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APA

Ugwu, A. (2018). ASSESSMENT OF THE UTILIZATION OF RADIATION SAFETY MEASURES BY RADIATION WORKERS IN TERTIARY HOSPITALS IN ENUGU URBAN. Afribary. Retrieved from https://afribary.com/works/assessment-of-the-utilization-of-radiation-safety-measures-by-radiation-workers-in-tertiary-hospitals-in-enugu-urban-3678

MLA 8th

Ugwu, Anderson "ASSESSMENT OF THE UTILIZATION OF RADIATION SAFETY MEASURES BY RADIATION WORKERS IN TERTIARY HOSPITALS IN ENUGU URBAN" Afribary. Afribary, 29 Jan. 2018, https://afribary.com/works/assessment-of-the-utilization-of-radiation-safety-measures-by-radiation-workers-in-tertiary-hospitals-in-enugu-urban-3678. Accessed 04 Dec. 2022.

MLA7

Ugwu, Anderson . "ASSESSMENT OF THE UTILIZATION OF RADIATION SAFETY MEASURES BY RADIATION WORKERS IN TERTIARY HOSPITALS IN ENUGU URBAN". Afribary, Afribary, 29 Jan. 2018. Web. 04 Dec. 2022. < https://afribary.com/works/assessment-of-the-utilization-of-radiation-safety-measures-by-radiation-workers-in-tertiary-hospitals-in-enugu-urban-3678 >.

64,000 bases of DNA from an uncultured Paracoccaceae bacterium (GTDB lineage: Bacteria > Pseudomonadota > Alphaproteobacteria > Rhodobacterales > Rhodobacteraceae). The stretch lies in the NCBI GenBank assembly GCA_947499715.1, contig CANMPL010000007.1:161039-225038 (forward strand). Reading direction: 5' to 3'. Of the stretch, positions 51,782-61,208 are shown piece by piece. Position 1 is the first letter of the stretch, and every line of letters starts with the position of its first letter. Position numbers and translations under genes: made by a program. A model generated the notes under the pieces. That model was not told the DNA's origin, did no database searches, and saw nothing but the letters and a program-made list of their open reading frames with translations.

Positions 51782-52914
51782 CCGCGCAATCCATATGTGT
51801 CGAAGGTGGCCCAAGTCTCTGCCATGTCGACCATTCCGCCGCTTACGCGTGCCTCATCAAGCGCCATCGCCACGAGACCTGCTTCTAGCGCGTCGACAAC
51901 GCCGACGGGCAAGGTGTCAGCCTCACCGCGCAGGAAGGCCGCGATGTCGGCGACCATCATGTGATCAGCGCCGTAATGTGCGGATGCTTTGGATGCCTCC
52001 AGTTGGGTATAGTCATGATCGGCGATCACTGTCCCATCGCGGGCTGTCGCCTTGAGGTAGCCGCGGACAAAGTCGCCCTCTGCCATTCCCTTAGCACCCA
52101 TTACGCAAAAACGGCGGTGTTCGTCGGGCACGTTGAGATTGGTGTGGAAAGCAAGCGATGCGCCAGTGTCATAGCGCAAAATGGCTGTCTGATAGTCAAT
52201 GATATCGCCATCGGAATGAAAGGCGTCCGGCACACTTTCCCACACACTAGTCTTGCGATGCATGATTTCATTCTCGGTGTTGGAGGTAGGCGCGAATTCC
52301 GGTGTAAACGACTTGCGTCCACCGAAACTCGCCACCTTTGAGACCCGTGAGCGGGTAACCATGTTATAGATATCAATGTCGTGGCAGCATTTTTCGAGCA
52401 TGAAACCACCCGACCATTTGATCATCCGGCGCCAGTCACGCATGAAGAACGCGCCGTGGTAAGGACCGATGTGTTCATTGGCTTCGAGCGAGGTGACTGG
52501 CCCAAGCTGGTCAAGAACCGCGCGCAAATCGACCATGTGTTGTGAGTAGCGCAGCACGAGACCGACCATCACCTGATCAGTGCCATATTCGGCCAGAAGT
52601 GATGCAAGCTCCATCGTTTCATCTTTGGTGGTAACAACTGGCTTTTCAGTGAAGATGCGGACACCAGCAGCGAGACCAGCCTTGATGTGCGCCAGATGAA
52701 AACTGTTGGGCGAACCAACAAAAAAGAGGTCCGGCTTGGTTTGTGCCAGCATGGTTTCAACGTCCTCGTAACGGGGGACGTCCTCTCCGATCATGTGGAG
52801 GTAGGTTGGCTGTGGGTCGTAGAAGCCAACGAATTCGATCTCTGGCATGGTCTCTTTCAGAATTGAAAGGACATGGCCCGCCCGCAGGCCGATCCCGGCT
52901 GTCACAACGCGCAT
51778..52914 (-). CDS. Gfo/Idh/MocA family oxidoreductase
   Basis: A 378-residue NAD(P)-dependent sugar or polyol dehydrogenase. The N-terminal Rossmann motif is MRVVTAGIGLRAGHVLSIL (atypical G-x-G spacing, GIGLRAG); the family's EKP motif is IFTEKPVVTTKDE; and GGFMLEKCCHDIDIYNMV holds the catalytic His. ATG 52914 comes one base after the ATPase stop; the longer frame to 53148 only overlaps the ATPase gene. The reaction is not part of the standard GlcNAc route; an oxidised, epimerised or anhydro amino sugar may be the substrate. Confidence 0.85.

Chicago

Ugwu, Anderson . "ASSESSMENT OF THE UTILIZATION OF RADIATION SAFETY MEASURES BY RADIATION WORKERS IN TERTIARY HOSPITALS IN ENUGU URBAN" Afribary (2018). Accessed December 04, 2022. https://afribary.com/works/assessment-of-the-utilization-of-radiation-safety-measures-by-radiation-workers-in-tertiary-hospitals-in-enugu-urban-3678